In France ALL women who have given birth, vaginally or surgically through c-section, are automatically referred to a physical therapist who knows how to work with the pelvic floor. It makes good sense that this would be routine because birthing can leave us with many issues to deal with afterwards that are not in the domain of doctors or obstetricians to understand, or treat.
Unfortunately, this common sense practice is not happening in America, so we have to be resourceful and find our own support at these important times. For many women it is not possible to return to full health and comfort in their body without help outside of the medical arena.
You can find pelvic floor physical therapists here, it is a growing field, and some of them take insurance too. If you can’t afford to see such a person I recommend Isa Herrera’s book “Ending Female Pain: A woman’s Manual – the Ultimate self-Help Guide for Women Suffering from Chronic Pelvic and Sexual Pain as a guide.
Herrera says “… pregnant women need to be empowered with information and made aware that certain positions are less likely to cause perineal tearing (during birth).” She also strongly advocates for perineal massage started at 34 weeks in pregnancy, and finding a doctor that does not perform routine episiotomies. Obviously, finding a doctor who does not perform routine cesarean sections would be a great help too, because with surgical birthing your body is recovering from both birthing and major abdominal surgery.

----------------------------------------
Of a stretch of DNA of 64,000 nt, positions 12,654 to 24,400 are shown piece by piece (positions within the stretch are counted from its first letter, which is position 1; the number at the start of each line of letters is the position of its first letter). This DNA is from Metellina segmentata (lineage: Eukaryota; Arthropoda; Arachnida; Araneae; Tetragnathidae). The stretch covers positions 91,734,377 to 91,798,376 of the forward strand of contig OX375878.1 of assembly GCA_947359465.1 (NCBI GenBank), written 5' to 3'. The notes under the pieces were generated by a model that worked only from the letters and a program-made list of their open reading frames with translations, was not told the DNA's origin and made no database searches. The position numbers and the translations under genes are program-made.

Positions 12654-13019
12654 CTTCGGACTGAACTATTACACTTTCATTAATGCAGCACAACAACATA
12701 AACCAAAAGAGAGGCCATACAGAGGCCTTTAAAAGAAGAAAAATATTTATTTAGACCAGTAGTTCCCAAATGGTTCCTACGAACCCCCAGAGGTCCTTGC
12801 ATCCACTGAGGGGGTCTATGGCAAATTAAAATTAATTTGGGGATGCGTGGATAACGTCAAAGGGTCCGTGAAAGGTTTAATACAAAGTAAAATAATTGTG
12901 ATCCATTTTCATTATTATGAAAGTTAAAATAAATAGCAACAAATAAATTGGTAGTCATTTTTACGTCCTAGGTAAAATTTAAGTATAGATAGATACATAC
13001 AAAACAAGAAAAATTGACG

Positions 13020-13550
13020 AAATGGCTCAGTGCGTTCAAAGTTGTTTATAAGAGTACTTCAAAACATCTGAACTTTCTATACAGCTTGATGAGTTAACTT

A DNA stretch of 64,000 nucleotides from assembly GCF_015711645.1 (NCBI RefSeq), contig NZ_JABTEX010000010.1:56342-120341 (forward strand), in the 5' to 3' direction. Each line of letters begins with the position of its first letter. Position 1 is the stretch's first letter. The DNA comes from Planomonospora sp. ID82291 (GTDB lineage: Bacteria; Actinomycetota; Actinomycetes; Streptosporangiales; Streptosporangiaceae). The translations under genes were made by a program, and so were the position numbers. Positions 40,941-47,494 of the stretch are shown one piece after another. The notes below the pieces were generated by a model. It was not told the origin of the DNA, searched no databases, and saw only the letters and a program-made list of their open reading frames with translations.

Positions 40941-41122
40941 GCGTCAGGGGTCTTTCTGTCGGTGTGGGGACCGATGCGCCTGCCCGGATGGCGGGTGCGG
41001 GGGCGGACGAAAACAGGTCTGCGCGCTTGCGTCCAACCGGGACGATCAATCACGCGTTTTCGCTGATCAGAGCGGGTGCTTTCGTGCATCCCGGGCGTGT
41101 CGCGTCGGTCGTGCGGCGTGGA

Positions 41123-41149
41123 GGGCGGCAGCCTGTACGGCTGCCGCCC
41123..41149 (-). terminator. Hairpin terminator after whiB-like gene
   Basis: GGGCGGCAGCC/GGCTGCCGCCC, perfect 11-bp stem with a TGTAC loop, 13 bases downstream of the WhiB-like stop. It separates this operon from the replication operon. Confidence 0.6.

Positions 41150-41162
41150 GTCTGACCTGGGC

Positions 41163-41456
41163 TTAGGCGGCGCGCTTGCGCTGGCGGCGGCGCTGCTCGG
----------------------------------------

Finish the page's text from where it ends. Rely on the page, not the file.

Prevention where possible is the best option, so really educating yourself about birthing positions, finding a doctor with very low episiotomy and cesarean section rates and likewise a hospital with a relatively low c-section rate can help considerably in pelvic health. Although I advise finding out your docs/hospitals statistics in relation to these practices, you may in reality find it very difficult to get these questions answered by them. Hospitals and doctors are strangely reluctant to part with this information……
Isa’s book requires a strong commitment to self-care to be really effective, you have to do the exercises regularly, and so it is suitable for highly motivated people who can carry out a regime consistently on their own at home.
I recommend acupuncture, especially after surgery, as it accelerates healing and recovery, and re-balances the system. If you are planning an elective c-section it’s also helpful to prepare for it using acupuncture. Che Nei Tsang (abdominal massage) could also help, and finding someone who can work with scar tissue once things have settled down enough in your body, may be beneficial.
As with all these options, use your intuition to pick what is best for you and be discerning about your practitioners.
© 2016 Karen Melton